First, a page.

Commitment Issues

I am going through a television commitment crisis.

This season’s line-up began as it normally does, Glee and Modern Family — I had even considered catching up on Desperate Housewives, considering it’s the last season and all. I had expected to give House M.D. at least a couple of episodes and I was really eager to watch Dexter.

I had even begun watching The CW’s Ringer, and I made it to episode two. But, sorry, Sarah Michelle Gellar. I’m unable to continue. Not because I think Ringer is all that bad. It’s probably a bit campy (as in cheap special effects, but it IS The CW) and a bit telenovela, but I’m enjoying Gellar being back. No, I’m unable to continue because I’ve actually lost my will to watch television.

I haven’t even bothered to catch Dexter.

I didn’t think this problem was all that serious a few months ago when I got a break from the “regular” tv line-up, when all I really had to watch was Weeds, but I didn’t. I really was fine last season when I felt I had watched a good amount of shows that made me go, “Hey! I’ve seen that show” once Emmy nominations were out.

The idea of having issues watching a network television series are easier to understand. Half a year having to wait for all 20-something episodes of a season that you may or not enjoy. Half a year of your life complaining about the issues, or suffering alongside your favorite character. However, what about those cable shows that are only 13 episodes long?

Instead of watching new episodes of shows, or catching up with those shows that I oughta be catching up with — Six Feet Under, Boardwalk Empire, Mad Men, Breaking Bad — I feel like relaxing with a variety program. Instead of watching scripted television, you can catch me laughing my butt off at repeat viewings of Family Outing. I can literally sit through four hrs. (roughly, four episodes) of that show in one sitting as I cry from my belly hurting from so much laughing.

While Yoo Jaesuk’s (far left, with glasses) Running Man is funny and kind of exciting for a variety program, the show doesn’t hold the same charisma as Family Outing, at least for me. As with any great show, sometimes great variety programs come once in a lifetime. Seriously, Korean variety programs — alongside Korean comedians — are making me appreciate a genre I never thought I would ever take with as much intent.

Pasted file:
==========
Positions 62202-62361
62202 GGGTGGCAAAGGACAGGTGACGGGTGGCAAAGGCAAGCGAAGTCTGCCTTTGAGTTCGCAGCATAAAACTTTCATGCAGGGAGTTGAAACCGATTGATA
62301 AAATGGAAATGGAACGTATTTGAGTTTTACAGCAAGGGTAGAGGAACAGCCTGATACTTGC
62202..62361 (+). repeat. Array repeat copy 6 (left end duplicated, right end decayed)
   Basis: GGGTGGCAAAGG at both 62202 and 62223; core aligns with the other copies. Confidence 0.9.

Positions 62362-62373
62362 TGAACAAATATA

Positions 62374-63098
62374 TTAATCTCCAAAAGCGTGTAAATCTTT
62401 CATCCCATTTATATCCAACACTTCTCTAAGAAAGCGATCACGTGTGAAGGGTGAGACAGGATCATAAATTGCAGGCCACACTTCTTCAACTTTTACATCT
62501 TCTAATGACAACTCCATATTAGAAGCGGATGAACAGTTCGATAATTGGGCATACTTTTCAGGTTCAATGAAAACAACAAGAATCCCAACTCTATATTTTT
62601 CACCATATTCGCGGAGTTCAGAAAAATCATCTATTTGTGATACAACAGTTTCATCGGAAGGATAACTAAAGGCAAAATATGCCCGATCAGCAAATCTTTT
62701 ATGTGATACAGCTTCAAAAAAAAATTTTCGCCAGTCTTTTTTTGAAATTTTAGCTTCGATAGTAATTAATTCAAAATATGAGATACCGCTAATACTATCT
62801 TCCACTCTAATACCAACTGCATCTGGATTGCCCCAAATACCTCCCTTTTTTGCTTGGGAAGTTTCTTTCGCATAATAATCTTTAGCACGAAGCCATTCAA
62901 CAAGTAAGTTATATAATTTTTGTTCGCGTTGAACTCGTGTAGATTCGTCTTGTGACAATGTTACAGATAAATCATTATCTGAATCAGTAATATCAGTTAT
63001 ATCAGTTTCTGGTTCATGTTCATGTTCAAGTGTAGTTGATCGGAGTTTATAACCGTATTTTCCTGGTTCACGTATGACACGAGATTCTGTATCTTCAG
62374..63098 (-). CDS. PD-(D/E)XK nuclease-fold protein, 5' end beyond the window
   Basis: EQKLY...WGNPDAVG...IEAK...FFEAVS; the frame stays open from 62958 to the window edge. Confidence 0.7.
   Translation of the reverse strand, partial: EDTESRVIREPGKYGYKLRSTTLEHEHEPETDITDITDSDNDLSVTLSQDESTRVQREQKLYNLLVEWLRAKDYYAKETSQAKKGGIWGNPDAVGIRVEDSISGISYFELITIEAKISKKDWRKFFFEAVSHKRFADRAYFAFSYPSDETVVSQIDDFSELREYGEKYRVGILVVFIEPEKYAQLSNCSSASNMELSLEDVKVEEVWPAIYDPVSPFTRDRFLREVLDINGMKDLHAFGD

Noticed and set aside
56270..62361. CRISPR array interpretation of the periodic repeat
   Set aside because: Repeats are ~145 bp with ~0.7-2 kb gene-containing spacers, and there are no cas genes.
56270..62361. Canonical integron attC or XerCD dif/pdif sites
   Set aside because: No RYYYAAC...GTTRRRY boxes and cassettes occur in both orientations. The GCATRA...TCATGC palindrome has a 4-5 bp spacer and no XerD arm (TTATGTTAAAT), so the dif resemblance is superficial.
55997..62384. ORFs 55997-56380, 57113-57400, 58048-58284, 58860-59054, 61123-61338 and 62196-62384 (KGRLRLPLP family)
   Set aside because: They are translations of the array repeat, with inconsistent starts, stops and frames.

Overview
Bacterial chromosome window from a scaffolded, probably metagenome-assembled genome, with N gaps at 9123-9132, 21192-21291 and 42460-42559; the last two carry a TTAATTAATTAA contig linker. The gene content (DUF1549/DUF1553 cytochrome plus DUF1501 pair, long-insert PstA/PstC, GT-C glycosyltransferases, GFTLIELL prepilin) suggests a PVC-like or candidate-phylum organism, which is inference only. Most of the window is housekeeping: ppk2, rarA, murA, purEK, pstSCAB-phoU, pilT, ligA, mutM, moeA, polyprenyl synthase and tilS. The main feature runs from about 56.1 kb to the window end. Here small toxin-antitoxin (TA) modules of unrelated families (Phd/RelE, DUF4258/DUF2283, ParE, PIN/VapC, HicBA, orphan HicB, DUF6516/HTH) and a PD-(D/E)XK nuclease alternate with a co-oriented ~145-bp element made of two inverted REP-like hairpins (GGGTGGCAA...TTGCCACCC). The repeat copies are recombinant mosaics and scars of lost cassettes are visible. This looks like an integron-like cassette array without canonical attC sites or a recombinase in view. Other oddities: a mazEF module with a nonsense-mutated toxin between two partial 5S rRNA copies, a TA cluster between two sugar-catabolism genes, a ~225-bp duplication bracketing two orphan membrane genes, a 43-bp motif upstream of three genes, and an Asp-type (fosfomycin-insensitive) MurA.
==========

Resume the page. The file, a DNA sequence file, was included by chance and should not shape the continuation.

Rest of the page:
So tell me, people? Why don’t I feel like watching scripted television as I had done before?



YAM Magazine editor, photographer, blogger, translator and part-time web designer. Film junkie, music junkie… and lately series (a.k.a. TV) junkie.

14 Responses

  1. Rodrigo says:

    I could cover Glee and Modern Family for YAM if it makes you feel any better.

    You should have listed Game of Thrones as a show you oughta be checking. :P That’s a high-quality adventure/drama/fantasy show and Peter Dinklage is worthy of his Emmy Award.

    I think I should give a full shot to Mad Men, Breaking Bad and Boardwalk Empire. I guess I could catch up easily with Empire since its second season has only begun. But I’m also a lazy person, lol.

    • amy says:

      @Rodrigo, I watched the first two seasons of Mad Men, but for me it wasn’t a show I had to know what’s going to happen.

      There are really good shows out there, but thinking about how much I have to put in really turns me off. And I really don’t know what is it about variety programs in Korea. Seriously, Family Outing is at least 40-ep long, but it’s really easier to watch. You can easily watch 2 episodes before dinner, and it’s perfect because you’re always hungry after the show anyway.

    • amy says:

      @Rodrigo, btw, since you have such sharp sense of humor – pretty dark and kinda hard to please. I would like to see you trying Family Outing LOL so…. I’ll send you a couple of links. LOL

  2. Julyssa says:

    Aw Amy is so cute seeing you try and play innocent here when you know pretty damn well that Japan has destroyed you.

    You hear about an American show, you go to check it out, you see the amount of episodes plus that you have to wait forever for the second season, you groan, you go see what Japan has to offer.

    Btw, go watch City Hunter. You won’t regret it.

    • amy says:

      @Julyssa, that would be the case…. if I were watching any Japanese dramas. But I’m not even watching those…

      So I really think it’s got to do with my television commitments overall. It’s like I can watch like 15 movies in the time I watch a season of a tv show… too much time investing? If there’s such a thing for entertainment?

  3. ghost says:

    I think you have commitment issues. period. Wasn’t there a 6-month mark period?

    • amy says:

      @ghost, there is a 6-month period mark in subject matters, not specific to shows. It’s usually with fandom, though. But that’s a whole different issue.

      I think a more proper title would be “tv lazy issues” – i just don’t get how one can be lazy about watching tv… that would be like…. the bottom of the lazy barrel. LOL

  4. Camiele says:

    Because once you watch a Korean variety show, your whole outlook on LIFE shifts…HaHa. It’s a varifiable fact that watching Family Outing or X-Man ruins you on most anything America has to show (unless, of course, it’s on HBO which has decided to be all fantastic the past five years or so). So you were pretty much done for when you started watching the K-variety…HaHa.

    • amy says:

      @Camiele, but that’s the thing. I’m not even watching HBO. Plus, I’ve never been able to get into HBO programming (I’ve found it easier to get into Showtime programming). Too much commitment, and I really watch TV to pass the time… or at least, used to.

      • Camiele says:

        @amy, That’s real. I was just referencing the fact that the only TV worth watching is HBO. But, yeah. You’ve got a fever and it can only be cured with more Korean variety shows…HaHa.

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